What I really enjoyed about reading both your blog and watching what you film (via EPKHosting and Youtube) is the importance of honesty to you. What is it that made you want to create a resource for artists that really looks out for their best interests in the way that The Ongoing Music Documentary does? Older generations would keep knowledge secret as it would empower them over others. Newer generations have come to realize that by sharing knowledge, it grows as an exponential rate. The world would be a better place if we all collaborated as opposed to try and exploit one another. When I share what I learn I often gain further insight when someone asks questions or makes comments by offering a different perspective or personal experience. There’s a book I read called “Wikinomics - How Mass Collaboration Changes Everything”. The core message of the book is that sharing prospers over ruling.

Art is never finished, only abandoned – Leonardo Da Vinci. This quote is often referenced in the explanation of how art must be released in to the world. How do you feel this idea(l) applies to the online documentary you’ve created? I guess it all comes down to “opportunity cost”… will the added effort and time be worth the return or will you miss out on another opportunity at a higher cost? What we film is a live performance that is shot in one go. We can’t stop rolling or do a new take. We are capturing the moment, we’re not producing something to sell or win an award. There comes a time where we need to realize that we are always our own worst critic. I admire the perfectionist but in my personal experience, I can keep polishing a project until the cows come home but there comes a point where you are faced with “diminishing returns”. For example, you can buy a microphone for $600 or $6000. The $6000 microphone is not going to be 10 times better… it may only be 10% better yet cost 1000% more money. That’s the law of diminishing returns, the point where the costs outweigh the return. Sometimes that extra polish will cost 1000 views of missed traffic because we were a week late with the release and the content got stale and out of sync with the times.

EPK Hosting is a group effort. Tell me how you all got together on this project and who brings what to the table? The project started with me alone drawing the attention of music enthusiasts I met in the scene or in school. A number of them were very supportive, encouraging and often offering some kind advice. I began to recognize my weaknesses and the challenges that I couldn’t face alone. I then began studying my competitors such as Truth Explosion Magazine or The Now Magazine. I looked at how their staff was structured and began to fit the talents around me to a “shoe-in position”. I started working with public relations graduates who paved the way to “media accreditation” that would open doors for both the documentary and the artists being covered. We began covering big events as opposed to your small pubs and cafes. That brought us content of established artists to cross-promote emerging artists, it put us in touch with some of the biggest promoters and record labels bringing they eyes of industry executives onto the unsigned artists we showcase on our website. In our 2nd season we brought in contributors such as photographers, cinematographers and writers to cover more ground when attending such events as “Virgin Music Festival” where there are 4 stages that are as much as kilometre apart making it nearly impossible for a single camera man to cover the entire grounds. Being that we are all volunteers, we can take on more work as a team than as individuals. We all tend to pitch in on the same posts, rather than rely on one contributor to take the pictures, shoot the video and write the review. Those tasks are now being split up to contributors who specialize in one particular craft, i.e - AnnieG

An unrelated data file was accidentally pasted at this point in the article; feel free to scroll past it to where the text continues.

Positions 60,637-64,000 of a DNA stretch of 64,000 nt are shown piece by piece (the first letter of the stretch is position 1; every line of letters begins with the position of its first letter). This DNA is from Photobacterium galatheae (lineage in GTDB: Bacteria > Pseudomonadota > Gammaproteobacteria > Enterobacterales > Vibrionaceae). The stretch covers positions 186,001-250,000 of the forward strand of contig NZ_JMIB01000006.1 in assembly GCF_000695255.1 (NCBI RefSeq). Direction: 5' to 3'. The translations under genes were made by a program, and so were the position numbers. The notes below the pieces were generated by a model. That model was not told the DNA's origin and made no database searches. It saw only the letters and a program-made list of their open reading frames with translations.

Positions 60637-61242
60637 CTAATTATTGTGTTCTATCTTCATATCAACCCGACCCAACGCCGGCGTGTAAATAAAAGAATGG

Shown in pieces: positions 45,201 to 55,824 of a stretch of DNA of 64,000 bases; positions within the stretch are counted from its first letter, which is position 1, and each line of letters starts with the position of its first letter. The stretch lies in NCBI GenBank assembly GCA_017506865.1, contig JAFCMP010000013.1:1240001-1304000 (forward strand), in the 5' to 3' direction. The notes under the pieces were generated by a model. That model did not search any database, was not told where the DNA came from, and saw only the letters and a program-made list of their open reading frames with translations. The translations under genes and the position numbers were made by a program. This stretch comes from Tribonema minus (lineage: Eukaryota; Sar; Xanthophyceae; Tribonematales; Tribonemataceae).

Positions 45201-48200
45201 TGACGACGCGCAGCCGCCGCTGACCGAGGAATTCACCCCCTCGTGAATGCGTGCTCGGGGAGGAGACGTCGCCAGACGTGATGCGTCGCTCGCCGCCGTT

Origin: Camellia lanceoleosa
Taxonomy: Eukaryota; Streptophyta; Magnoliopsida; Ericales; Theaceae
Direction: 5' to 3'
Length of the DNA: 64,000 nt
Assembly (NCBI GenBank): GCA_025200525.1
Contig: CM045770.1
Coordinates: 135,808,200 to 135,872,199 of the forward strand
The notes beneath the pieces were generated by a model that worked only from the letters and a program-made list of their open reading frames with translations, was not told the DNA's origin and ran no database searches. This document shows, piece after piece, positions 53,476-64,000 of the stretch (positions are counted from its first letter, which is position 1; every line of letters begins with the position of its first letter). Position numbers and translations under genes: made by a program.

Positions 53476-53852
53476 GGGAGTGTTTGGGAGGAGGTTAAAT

Discography

STANDING STILL - Released Sept 6th 2011

1) I Am Ready
2) Minou
3) Cuba
4) Do You
5) Standing Still
6) Always
7) Remember me
8) Maybe

Photos

Bio

It started with silence...

Ten days of complete silence have given Canadian singer/songwriter Christien Paul something to talk about for the rest of his life. In the spring of 2016 Christien took part in a ten day Vipassana meditation retreat, a Buddhist-based exercise in contemplation and introspection. To say it was difficult would be a massive understatement but those ten days may have changed the course of both his life and musical career.

Christien was not adverse to discipline, freelancing as a consultant, becoming accomplished in the martial arts and, at the same time, making great inroads with his music. Now, creeping into his thirties, the bar has been moved. Music is now the defining factor in his life. Possessions are being shed, passports are being updated, songs are being written and gigs are being booked. Southern Ontario is no longer the focus, the world is.

After months of planning Christien will head to France this summer to set-up a satellite music base in Europe which he hopes will gradually radiate out to other European countries. Once that base is secured it is off to the United States and Mexico to establish similar focal points. The honesty in his music is also evident in the series of Vlogs he has started which chronicle his life, you can start here:

https://www.youtube.com/watch?v=ODIyRnGpjkw

With his possessions now being able to fit in a car, as opposed to a downtown condo, Christien is setting out on a journey few musicians dare dream about. Armed with a guitar, ukulele, harmonica and a stomp box his music is equally as sparse and draws comparisons to early Ben Harper and Damien Rice.

Band Members